Andy Hixon actively unnerves with this chilling though compelling graphic novel, Lucia. An artist living in Sheffield, Hixon creates a uniquely stylised novel whose peculiar visuals are sure to scare a few but perhaps also charm some others. Exploring the medium of graphic novels, Hixon is able to convey a very special kind of feeling in this haunting text which reminds us again that comics and cartoons are not always made for the young at heart.
Morty is disabled, a divorcee and aspiring writer who lives with his irresponsible, hot-headed best friend and sponsor Brick. Their home is situated on the cliffs facing the ocean near Lucia, a location teetering on the brink of being swallowed by the sea. The book follows the pair as they contemplate their place in Lucia, barely scraping by selling the scrap metal that they find from the nearby highway. The odd duo don’t do much for the most of the book, their activities ranging from mundane to the odd, but it isn’t their lives that provide the hook of Lucia — it’s the look and feel of Lucia and Hixon’s creation of atmosphere and imagery that grips.
Lucia transports us to a world eerily similar to our own but with a dark, grotesque twist. This is a town where “a roaring undercurrent of unemployment has pushed the town further towards its demise”. Any efforts by Morty and his mate to make something of themselves is met with obstacles, making sure that they remain trapped in the hopeless hamlet. The citizens of Lucia haven’t got much to live for, just a pint at the pub every night and a couple of brawls behind the cafe. Hixon’s graphic novel depicts the struggles of many in modern society trying to make ends meet, and still search for some kind of happiness and fulfilment.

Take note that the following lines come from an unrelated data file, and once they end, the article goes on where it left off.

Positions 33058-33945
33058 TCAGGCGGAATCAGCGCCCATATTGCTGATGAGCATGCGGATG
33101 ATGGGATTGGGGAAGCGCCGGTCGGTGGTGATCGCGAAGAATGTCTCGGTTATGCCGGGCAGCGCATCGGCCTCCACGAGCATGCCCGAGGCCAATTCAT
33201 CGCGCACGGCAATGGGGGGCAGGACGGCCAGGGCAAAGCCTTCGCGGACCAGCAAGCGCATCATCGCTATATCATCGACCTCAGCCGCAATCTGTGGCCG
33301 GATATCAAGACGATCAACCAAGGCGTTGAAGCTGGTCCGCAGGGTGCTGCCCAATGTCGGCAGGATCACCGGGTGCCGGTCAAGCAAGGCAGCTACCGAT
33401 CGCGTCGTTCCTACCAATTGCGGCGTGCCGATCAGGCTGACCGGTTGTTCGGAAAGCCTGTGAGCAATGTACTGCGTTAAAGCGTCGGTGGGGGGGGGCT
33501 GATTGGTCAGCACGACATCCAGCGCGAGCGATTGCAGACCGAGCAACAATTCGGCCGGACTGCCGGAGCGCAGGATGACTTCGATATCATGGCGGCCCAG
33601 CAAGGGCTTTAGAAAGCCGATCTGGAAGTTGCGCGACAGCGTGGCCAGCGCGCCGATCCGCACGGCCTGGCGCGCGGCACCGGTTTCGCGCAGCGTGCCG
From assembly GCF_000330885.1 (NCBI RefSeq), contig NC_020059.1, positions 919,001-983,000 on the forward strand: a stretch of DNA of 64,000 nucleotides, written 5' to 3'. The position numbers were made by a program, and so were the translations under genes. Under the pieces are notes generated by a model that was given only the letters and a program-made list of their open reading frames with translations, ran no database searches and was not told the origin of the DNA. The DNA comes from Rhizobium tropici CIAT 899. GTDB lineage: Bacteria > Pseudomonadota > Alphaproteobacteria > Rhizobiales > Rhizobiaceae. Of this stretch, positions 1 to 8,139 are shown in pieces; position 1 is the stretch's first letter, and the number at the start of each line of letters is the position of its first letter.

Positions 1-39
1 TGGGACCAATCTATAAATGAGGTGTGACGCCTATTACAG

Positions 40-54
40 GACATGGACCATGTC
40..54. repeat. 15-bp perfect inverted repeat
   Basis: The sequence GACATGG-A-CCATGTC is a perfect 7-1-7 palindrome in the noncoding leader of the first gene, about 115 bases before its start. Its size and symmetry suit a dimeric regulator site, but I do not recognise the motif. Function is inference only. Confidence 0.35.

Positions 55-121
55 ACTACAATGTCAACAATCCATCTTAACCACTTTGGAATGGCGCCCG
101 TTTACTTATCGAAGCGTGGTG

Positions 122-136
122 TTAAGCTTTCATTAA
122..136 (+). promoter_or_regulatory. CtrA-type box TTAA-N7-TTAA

Lucia creates a surreal world, and readers will soon find that while things in the small, grey town are much like the real world, many things also reside in a distorted reality. The “Hive” company controls almost all of the lifeless town’s major services, from the pawn shop to an online dating website. The town’s only life line lies in the Job Hive—a parallel to our own Jobcentre Plus — and in a town where everyone is unemployed, it becomes its only ray of hope. However, the building is located out in the sea, “submerged up to its 4th floor with no wheelchair access”, and visits to the “Hive” involves a perilous row boat trip across the dangerous waves. Needless to say, the “Hive” symbolizes hopes and aspirations that lie just out of reach for Morty and Brick.
Hixon brings a unique look and atmosphere to the novel with a grungy, haunting artistic style not often seen in graphic novels. All the characters are 3D rendered, replacing the traditional style of 2D comics and making this text an interesting exploration of evolving and modern forms of visual storytelling. The characters have a definite sense of “uncanny valley”, being both realistic and unsettling at the same time especially with their over-exaggerated proportions and grotesque features. The art work range in style from Morty’s dreary, downtrodden appearance to the Cafe’ owner, Wendy, whose horrific, distorted features is sure to give any reader nightmares. The visuals can be quite strange at times, and coupled with the depressing atmosphere and story, the novel can be uncomfortable read. Yet, despite of the gothic quality of this book, Lucia is at times also humorous, such as with Don-K, a goofy looking donkey working the beaches of Lucia who once “ran off to get a lick of ice-cream and bit a little girl’s finger off”. However, even with a bit of laughs here and there, we are reminded this is a black comedy with no silver lining to the lives of its characters.
Be prepared to dive headfirst into a book whose imagery is sure to unsettle. You were warned!